Epic wins minor victory in Apple antitrust case

On Behalf of | Nov 25, 2020 | Business Law |

Many New York residents who are interested in the latest electronic devices tuned in on Nov. 10 to watch Apple Inc.’s product announcement event. What they may not have known is that the event was held at the same time that a federal judge in California was making an important ruling in an antitrust and breach of contract lawsuit involving the Cupertino-based iPhone maker and the video game developer Epic Games.

Tort-based claims

The “Fortnite” developer sued Apple for its allegedly unfair business practices after the technology giant removed the game from the iOS marketplace. Apple responded with a counterclaim that accused Epic of breach of contract for denying iOS users discounts that were offered to other players. Apple then filed additional tort-based counterclaims because Epic still receives revenue from players who use iOS devices even though the app is no longer available. Apple says that this amounts to theft.

Judge grants motion to dismiss

The judge questioned Apple’s tort-based counterclaims when they were filed, and she granted Epic’s motion to dismiss them during a Zoom hearing. The ruling means that Apple will not be able to seek punitive damages if it prevails in court. Some legal observers believe that Apple knew its counterclaims would be dismissed and only filed them to provide an additional avenue of appeal. Epic’s attorneys are pinning their hopes on their antitrust arguments as they concede that they are likely to be found in breach of contract.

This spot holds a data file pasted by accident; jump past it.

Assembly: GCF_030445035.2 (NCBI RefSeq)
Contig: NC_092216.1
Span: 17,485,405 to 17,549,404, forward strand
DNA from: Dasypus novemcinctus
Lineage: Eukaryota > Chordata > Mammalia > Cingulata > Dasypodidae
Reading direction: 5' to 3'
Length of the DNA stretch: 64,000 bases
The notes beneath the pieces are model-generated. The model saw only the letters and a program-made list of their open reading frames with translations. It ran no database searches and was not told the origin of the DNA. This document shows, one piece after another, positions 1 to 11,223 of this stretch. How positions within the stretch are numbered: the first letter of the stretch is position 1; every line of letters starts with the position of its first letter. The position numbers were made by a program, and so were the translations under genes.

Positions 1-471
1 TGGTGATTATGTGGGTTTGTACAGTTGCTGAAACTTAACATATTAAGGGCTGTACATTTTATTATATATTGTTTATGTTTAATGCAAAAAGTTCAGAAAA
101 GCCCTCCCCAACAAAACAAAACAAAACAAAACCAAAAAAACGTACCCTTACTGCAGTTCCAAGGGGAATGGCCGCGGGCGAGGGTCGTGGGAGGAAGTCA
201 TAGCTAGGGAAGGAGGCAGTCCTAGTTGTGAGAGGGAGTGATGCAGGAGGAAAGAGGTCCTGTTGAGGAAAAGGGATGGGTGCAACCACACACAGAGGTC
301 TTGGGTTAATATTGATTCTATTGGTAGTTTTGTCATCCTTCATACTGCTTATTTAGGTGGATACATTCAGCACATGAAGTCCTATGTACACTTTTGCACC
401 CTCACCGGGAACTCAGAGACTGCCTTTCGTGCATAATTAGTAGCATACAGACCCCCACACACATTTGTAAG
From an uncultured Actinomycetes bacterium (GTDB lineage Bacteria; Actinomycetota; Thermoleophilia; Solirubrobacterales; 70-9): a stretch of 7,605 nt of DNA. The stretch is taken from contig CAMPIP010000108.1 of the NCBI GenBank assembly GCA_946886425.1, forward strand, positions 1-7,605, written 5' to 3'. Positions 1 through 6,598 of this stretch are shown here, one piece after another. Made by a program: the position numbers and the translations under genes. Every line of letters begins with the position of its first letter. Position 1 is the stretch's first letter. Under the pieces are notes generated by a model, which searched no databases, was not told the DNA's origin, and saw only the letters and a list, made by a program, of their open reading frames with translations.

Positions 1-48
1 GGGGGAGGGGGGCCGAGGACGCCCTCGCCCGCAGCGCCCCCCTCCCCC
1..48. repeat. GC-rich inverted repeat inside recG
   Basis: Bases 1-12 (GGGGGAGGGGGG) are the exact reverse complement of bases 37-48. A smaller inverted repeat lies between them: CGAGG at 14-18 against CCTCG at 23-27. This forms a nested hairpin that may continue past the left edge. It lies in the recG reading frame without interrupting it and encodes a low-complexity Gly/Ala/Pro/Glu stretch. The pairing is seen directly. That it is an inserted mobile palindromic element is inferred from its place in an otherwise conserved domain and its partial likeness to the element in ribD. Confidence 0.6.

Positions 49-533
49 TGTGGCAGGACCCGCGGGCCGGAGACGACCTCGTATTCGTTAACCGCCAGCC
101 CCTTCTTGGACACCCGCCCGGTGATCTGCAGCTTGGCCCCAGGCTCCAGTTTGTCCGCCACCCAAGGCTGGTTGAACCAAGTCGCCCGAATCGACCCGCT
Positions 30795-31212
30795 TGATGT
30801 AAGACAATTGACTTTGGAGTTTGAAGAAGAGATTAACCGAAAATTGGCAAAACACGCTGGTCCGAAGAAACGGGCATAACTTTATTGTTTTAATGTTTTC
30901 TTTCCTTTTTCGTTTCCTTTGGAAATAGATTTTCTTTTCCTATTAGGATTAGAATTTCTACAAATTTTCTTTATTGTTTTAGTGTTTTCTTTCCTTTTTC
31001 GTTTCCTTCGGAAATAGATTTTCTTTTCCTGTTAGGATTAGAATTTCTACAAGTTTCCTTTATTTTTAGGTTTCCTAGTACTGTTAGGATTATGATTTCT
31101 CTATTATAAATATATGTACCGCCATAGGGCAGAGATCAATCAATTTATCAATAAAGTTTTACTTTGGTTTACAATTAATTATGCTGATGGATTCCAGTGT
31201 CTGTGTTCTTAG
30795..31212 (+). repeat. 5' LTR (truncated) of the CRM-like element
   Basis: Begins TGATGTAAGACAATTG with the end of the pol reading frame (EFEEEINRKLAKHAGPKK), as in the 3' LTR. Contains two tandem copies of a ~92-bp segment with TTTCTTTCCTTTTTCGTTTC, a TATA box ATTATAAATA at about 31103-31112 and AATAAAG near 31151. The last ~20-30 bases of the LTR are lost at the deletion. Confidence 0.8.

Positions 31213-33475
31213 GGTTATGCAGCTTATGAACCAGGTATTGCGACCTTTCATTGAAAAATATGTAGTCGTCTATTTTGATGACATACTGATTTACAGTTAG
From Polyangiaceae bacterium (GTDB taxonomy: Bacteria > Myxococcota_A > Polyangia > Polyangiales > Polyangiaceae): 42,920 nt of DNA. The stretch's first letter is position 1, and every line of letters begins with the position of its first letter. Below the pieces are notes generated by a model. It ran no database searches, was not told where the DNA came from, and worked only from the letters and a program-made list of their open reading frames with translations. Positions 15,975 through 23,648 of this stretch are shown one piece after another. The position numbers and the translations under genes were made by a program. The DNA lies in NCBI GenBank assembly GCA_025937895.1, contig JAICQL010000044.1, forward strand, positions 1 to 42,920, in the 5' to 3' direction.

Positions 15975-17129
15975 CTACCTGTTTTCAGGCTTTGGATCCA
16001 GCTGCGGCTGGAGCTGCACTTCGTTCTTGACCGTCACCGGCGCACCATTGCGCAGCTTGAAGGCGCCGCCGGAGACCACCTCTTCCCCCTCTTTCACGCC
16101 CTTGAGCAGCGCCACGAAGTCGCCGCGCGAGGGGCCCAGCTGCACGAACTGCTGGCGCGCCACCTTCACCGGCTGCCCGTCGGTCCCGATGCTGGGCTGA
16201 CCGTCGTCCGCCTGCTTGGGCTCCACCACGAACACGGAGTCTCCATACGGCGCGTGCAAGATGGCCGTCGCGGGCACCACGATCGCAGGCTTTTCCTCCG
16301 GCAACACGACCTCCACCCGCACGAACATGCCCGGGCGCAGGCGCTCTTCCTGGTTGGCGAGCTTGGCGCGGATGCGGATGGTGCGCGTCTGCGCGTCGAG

Judge grants motion to dismiss

Cases like this one can take years to litigate, which is why attorneys with experience in business and commercial law may advise disputing parties to do everything they reasonably can to reach a settlement at the negotiating table. When these efforts are unsuccessful, attorneys may suggest exploring less adversarial approaches like arbitration or mediation.